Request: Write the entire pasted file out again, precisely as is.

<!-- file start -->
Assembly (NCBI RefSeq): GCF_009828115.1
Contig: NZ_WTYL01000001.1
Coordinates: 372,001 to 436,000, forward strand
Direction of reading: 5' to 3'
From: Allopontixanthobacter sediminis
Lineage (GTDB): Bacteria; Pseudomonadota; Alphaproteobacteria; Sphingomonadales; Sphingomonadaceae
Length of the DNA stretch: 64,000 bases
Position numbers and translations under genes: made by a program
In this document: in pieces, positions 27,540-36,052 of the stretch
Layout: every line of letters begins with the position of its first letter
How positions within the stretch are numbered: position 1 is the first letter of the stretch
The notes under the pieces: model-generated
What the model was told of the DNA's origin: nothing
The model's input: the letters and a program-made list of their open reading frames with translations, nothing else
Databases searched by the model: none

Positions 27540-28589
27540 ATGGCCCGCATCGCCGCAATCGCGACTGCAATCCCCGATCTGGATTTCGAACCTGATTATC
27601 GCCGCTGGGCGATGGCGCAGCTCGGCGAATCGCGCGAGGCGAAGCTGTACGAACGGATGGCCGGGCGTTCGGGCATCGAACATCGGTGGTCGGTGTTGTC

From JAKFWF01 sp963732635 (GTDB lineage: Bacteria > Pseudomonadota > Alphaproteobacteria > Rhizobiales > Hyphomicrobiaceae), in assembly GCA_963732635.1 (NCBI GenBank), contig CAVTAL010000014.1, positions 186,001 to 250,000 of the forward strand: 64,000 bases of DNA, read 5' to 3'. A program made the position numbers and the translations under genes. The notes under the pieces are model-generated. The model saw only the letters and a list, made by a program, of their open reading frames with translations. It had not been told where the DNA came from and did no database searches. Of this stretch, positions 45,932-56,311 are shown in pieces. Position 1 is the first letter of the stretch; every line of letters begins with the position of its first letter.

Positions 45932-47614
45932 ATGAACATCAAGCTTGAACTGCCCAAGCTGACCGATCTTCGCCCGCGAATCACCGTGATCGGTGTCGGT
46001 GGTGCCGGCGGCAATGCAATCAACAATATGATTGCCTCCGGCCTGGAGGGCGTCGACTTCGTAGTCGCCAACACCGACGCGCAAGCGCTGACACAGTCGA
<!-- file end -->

Assembly (NCBI RefSeq): GCF_009828115.1
Contig: NZ_WTYL01000001.1
Coordinates: 372,001 to 436,000, forward strand
Direction of reading: 5' to 3'
From: Allopontixanthobacter sediminis
Lineage (GTDB): Bacteria; Pseudomonadota; Alphaproteobacteria; Sphingomonadales; Sphingomonadaceae
Length of the DNA stretch: 64,000 bases
Position numbers and translations under genes: made by a program
In this document: in pieces, positions 27,540-36,052 of the stretch
Layout: every line of letters begins with the position of its first letter
How positions within the stretch are numbered: position 1 is the first letter of the stretch
The notes under the pieces: model-generated
What the model was told of the DNA's origin: nothing
The model's input: the letters and a program-made list of their open reading frames with translations, nothing else
Databases searched by the model: none

Positions 27540-28589
27540 ATGGCCCGCATCGCCGCAATCGCGACTGCAATCCCCGATCTGGATTTCGAACCTGATTATC
27601 GCCGCTGGGCGATGGCGCAGCTCGGCGAATCGCGCGAGGCGAAGCTGTACGAACGGATGGCCGGGCGTTCGGGCATCGAACATCGGTGGTCGGTGTTGTC

From JAKFWF01 sp963732635 (GTDB lineage: Bacteria > Pseudomonadota > Alphaproteobacteria > Rhizobiales > Hyphomicrobiaceae), in assembly GCA_963732635.1 (NCBI GenBank), contig CAVTAL010000014.1, positions 186,001 to 250,000 of the forward strand: 64,000 bases of DNA, read 5' to 3'. A program made the position numbers and the translations under genes. The notes under the pieces are model-generated. The model saw only the letters and a list, made by a program, of their open reading frames with translations. It had not been told where the DNA came from and did no database searches. Of this stretch, positions 45,932-56,311 are shown in pieces. Position 1 is the first letter of the stretch; every line of letters begins with the position of its first letter.

Positions 45932-47614
45932 ATGAACATCAAGCTTGAACTGCCCAAGCTGACCGATCTTCGCCCGCGAATCACCGTGATCGGTGTCGGT
46001 GGTGCCGGCGGCAATGCAATCAACAATATGATTGCCTCCGGCCTGGAGGGCGTCGACTTCGTAGTCGCCAACACCGACGCGCAAGCGCTGACACAGTCGA